[Jan. 22, 2024: JJ Shavit, The Brighter Side of News]
A recent phase I clinical trial of PAC-1 has exhibited potential to combat various cancer types, revealing only minor side effects. (CREDIT: Creative Commons)
For decades, the medical world has avidly searched for groundbreaking treatments against one of humanity’s most resilient foes: cancer. Today, that search might be inching closer to a significant discovery, as a recent phase I clinical trial of PAC-1 has exhibited potential to combat various cancer types, revealing only minor side effects.
PAC-1, a drug originally developed by scientists at the University of Illinois Urbana-Champaign, triggers programmed cell death in cancer cells.
Most notably, it managed to halt tumor growth in five participants suffering from neuroendocrine cancers. Impressively, two of these patients witnessed a reduction in tumor size. The drug also demonstrated therapeutic activity against sarcomas, as noted in the British Journal of Cancer.
Phase I clinical trials, as Dr. Arkadiusz Dudek, the study's clinical director, highlights, primarily evaluate new drug compounds for concerning side effects or toxicities in humans. Dudek, affiliated with HealthPartners Cancer Center at Regions Hospital, St. Paul, Minnesota, and Mayo Clinic in Rochester, Minnesota, remarked on the trial's significance, given its testing on a limited patient pool, all of whom had advanced stages of various cancers.
Dudek stated, “We had patients with colon cancer, breast cancer, pancreatic cancer, adenocarcinoma, melanoma and others.”
This trial, alongside another examining PAC-1’s effectiveness against brain cancer, is a collaborative effort involving Regions Hospital, the University of Illinois Chicago, and Johns Hopkins University.
The phase I process, as explained by Dr. Oana Danciu of the University of Illinois Cancer Center in Chicago, starts with administering extremely low drug doses to monitor side effects. Over several months, and provided no alarming toxicities arise, doses gradually increase until a potentially therapeutic amount is reached.
Pharmacokinetics of PAC-1. (CREDIT: Nature Communications)
PAC-1’s Journey: From Labs to Clinical Trials
The story of PAC-1 began in the early 2000s when University of Illinois researchers identified its anti-cancer potential. Their focus was on the procaspase-3 protein pathway, a pathway suppressed in cancer cells. Chemistry professor Paul Hergenrother and his team discerned that procaspase-3 is prevalent in many cancer cells compared to healthy cells, designating it as a prime target for anti-cancer strategies.
Furthermore, animal trials involving pet dogs with spontaneous lymphomas and other cancers indicated PAC-1’s potential benefits. Such preliminary successes eventually paved the way for human trials, which received significant support from an anonymous angel investor and a biotechnology company, Vanquish Oncology, established by Hergenrother.
Procaspase-3 (PC-3) expressions in diverse tumour histologies categorised as moderate-to-strong immunostaining intensities.. (CREDIT: Nature Communications)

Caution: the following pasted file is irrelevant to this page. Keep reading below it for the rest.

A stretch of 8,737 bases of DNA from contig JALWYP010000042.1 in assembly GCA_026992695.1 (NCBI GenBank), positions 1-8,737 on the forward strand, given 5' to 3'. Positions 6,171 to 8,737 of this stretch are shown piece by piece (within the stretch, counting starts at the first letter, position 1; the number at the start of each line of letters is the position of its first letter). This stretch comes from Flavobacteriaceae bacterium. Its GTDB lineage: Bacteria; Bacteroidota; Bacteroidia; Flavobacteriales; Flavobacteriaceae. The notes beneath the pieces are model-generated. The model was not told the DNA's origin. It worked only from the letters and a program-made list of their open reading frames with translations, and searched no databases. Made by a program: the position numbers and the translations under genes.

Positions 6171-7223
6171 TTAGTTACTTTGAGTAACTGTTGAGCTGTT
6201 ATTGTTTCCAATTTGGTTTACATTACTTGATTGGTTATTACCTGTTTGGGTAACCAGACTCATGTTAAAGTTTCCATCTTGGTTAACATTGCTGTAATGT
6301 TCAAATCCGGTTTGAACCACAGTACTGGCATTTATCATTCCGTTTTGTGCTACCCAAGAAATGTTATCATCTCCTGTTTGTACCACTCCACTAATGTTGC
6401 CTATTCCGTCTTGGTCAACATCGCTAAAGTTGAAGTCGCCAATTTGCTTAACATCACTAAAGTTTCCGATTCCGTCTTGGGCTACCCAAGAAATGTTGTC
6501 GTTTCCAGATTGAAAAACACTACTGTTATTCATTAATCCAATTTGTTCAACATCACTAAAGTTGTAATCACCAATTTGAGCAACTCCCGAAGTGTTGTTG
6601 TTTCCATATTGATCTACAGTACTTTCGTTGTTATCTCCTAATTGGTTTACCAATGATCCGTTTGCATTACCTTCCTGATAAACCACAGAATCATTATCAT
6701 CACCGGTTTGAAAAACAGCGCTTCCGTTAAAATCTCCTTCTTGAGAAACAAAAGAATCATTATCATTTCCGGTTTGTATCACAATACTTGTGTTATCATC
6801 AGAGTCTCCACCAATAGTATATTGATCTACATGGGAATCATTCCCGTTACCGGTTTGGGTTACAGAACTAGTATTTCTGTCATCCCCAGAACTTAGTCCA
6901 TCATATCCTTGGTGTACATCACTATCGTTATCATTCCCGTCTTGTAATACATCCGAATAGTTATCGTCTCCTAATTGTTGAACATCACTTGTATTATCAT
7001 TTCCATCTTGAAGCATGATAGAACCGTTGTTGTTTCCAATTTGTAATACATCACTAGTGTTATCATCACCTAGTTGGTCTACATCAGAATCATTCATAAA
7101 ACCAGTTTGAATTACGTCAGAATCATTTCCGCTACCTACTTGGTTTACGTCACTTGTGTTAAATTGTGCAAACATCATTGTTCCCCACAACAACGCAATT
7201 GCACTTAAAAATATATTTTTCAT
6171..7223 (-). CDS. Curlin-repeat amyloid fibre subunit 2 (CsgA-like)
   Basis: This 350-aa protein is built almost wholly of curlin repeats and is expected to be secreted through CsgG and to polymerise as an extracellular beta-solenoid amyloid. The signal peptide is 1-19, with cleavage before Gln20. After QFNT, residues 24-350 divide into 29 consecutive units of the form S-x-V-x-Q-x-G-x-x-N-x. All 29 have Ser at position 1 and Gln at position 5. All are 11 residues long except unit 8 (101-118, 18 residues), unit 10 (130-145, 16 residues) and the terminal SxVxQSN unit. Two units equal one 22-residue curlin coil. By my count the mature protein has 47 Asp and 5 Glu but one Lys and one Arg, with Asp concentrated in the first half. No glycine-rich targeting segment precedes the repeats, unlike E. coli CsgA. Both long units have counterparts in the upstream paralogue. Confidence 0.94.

What Lies Ahead: The Future of PAC-1 and its Potential in Treating Cancer
Clinicians are actively pursuing additional funds for phase II clinical trials, focusing on a larger, healthier patient pool with closely matching cancer profiles. Their strategic approach is clear. Dr. Dudek shared, “Our strategy is to figure out which tumor type will be the most sensitive and pursue that.” He further expressed enthusiasm over PAC-1's promising results with neuroendocrine tumors, a type lacking extensive drug treatment options.
More insights are also on the horizon from a phase I clinical trial involving PAC-1's potential to treat glioblastoma multiforme, an aggressive brain cancer variant. Crucially, prior research highlighted PAC-1’s ability to cross the blood-brain barrier, an essential trait for any brain cancer remedy.
Dr. Oana Danciu
Dr. Arkadiusz Dudek
PAC-1’s Broad Potential in the War Against Cancer
Should further trials prove PAC-1’s efficacy against specific cancer types, resulting in its eventual approval, it would streamline and reduce costs to test against other cancer forms. Such an approved drug could also be available for "off-label use" by medical professionals who believe their patients could benefit from its inclusion in their cancer-treatment protocols.
Nevertheless, the journey from clinical trials to an approved cancer drug is long and intricate. Yet, with the promise that PAC-1 has demonstrated thus far, there remains a beacon of hope in the fight against cancer.
The pursuit of effective cancer treatment is a relentless, global endeavor. PAC-1's recent phase I clinical trial success stories serve as a testament to the potential breakthroughs lying on the horizon. As the world waits with bated breath, this drug may yet become a cornerstone in transforming the narrative of cancer treatment.
For more science news stories check out our New Innovations section at The Brighter Side of News.
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